A Cherokee County, Georgia, Sheriff’s Office spokesperson came under fire Wednesday afternoon for pinning the deadly Tuesday shooting rampage that left eight dead—including six Asian women—on a 21-year-old white man’s “really bad day.”
“Yesterday was a really bad day for him and this is what he did,” Jay Baker said during the joint news conference with the Atlanta Police Department about 21-year-old Robert Aaron Long.
But it seems the same spokesperson shared racist content online, including pointing the finger at China for the ongoing coronavirus pandemic—the same vitriol advocates say has fueled a horrific surge in violence against Asian Americans.
In a Facebook page associated with Capt. Jay Baker of the Cherokee Sheriff’s Office, several photos show the law enforcer was promoting T-shirts with the slogan “COVID-19 imported virus from CHY-NA.”
“Place your order while they last,” Baker wrote with a smiley face on a March 30 photo that included the racist T-shirts.
“Love my shirt,” Baker wrote in another post in April 2020. “Get yours while they last.’”
The shirts appear to be printed by Deadline Appeal, owned by a former deputy sheriff from Cherokee County, and sold for $22. The store, which promotes fully customizable gear, also appears to print shirts for the Cherokee County Sheriff’s Office Honor Guard, a “ceremonial unit, all volunteers, who represent not only the Sheriff’s Office but also the county when participating in a variety of events,” according to a March 10 Instagram post.
The photos on Baker’s account were first spotted by a Twitter user.
Multiple photos on the Facebook page show Baker in his uniform and attending sheriff’s department functions, including one with his name tag clearly visible. Baker did not immediately respond to requests for comment on his personal cell phone and to the Cherokee County Sheriff’s office.
When contacted by The Daily Beast, Sheriff Frank Reynolds, who appears to be friends with Baker on Facebook, said he was not familiar with the racist photos.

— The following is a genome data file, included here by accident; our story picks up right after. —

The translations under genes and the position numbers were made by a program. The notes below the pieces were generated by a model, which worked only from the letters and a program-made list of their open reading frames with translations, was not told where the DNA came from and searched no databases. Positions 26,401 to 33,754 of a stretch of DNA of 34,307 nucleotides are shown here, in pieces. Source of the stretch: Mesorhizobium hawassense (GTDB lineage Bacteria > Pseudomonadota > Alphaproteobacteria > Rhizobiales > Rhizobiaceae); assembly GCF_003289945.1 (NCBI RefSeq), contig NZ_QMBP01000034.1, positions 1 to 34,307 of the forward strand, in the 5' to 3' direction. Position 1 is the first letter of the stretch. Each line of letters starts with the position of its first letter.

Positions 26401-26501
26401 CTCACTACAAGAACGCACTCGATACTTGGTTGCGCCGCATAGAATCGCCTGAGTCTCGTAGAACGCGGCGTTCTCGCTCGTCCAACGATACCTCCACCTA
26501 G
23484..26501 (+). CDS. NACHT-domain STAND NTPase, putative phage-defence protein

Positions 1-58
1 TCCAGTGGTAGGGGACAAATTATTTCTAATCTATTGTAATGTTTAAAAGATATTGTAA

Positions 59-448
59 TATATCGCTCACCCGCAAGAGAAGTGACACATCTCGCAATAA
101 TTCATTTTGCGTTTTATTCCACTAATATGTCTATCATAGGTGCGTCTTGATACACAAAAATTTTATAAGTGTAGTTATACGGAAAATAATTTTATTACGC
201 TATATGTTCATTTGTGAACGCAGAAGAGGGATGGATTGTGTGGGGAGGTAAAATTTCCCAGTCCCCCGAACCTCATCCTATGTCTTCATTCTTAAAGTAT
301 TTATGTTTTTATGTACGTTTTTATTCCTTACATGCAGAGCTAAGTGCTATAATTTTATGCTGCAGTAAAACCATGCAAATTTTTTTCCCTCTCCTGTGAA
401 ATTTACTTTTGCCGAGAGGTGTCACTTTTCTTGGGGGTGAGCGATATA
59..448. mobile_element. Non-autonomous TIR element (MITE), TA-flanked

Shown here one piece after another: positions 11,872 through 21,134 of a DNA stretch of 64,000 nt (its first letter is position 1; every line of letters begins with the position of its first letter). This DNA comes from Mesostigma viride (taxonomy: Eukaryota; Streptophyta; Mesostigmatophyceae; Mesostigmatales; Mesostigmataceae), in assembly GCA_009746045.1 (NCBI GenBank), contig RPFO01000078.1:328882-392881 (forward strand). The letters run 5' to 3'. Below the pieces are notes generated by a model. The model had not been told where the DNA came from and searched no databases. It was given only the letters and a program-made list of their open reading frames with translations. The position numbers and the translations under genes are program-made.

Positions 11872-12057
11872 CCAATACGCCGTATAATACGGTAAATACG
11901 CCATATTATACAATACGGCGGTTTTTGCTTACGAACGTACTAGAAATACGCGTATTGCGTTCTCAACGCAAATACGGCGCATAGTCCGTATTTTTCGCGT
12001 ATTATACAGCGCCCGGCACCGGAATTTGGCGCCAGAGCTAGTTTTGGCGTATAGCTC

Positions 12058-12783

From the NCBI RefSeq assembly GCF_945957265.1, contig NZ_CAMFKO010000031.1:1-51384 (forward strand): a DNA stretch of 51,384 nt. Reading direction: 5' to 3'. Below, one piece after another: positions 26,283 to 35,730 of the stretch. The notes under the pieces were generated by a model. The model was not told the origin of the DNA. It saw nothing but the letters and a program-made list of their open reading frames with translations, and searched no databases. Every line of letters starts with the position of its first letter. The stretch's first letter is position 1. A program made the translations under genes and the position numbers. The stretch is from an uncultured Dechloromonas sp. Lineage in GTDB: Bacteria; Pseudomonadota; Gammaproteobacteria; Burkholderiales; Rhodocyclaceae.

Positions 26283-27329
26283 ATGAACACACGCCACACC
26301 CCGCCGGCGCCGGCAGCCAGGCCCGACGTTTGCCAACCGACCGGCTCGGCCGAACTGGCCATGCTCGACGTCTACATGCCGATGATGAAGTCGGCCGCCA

“I am not aware of that. I will have to contact him, but thank you for bringing that to my attention,” Reynolds said.
Reynolds’ official sheriff’s department page lists as part of his prior experience a 2005 to 2008 stint at the Department of State described entirely in abbreviations: WPPS HTP, IC BWUSA. This would appear to stand for Worldwide Personal Protective Services, a contract the federal government granted the independent contractor Blackwater USA. His campaign page alludes to work in Iraq without naming his employer. But an apparent Reynolds supporter and fellow member of the department shared an image on Facebook of then-candidate’s security clearance so as to dispel rumors that he had a criminal record in 2016. The image, naming Reynolds, showed a contract number corresponding to an indefinite arrangement the State Department inked with Blackwater to provide security guards and control services in 2005.
Blackwater became infamous after its private guards fatally shot 17 Iraqi civilians in Baghdad in 2007. There is at present no evidence linking Reynolds to that incident, and he did not immediately respond to a request for further comment.
The massacre at three Asian massage parlors comes amid a shocking wave of anti-Asian violence in the United States. Authorities say Long, the suspect in the grisly crimes, insisted he was not intentionally targeting people of Asian descent. Still, police—including Baker—said the investigation was ongoing and the murders could still be categorized as a hate crime.
The fact that Long allegedly targeted Asian massage parlors and killed a half-dozen Asian women has spurred uproar online and among community leaders. Nearly 3,800 incidents of anti-Asian hate were reported between March 2020 and last month, according to Stop AAPI Hate, a national coalition documenting discrimination during the pandemic.
During a Wednesday news conference, Baker seemed to downplay Long’s alleged actions, telling reporters the 21-year-old attributed the crimes to his “sexual addiction” issues. Baker said Long targeted the spas to “take out that temptation.”
Baker’s adopted brother, Anthony Baker, is a Georgia Superior Court judge—and, according to a profile published in January, was born in Vietnam to a woman there who had married an American soldier.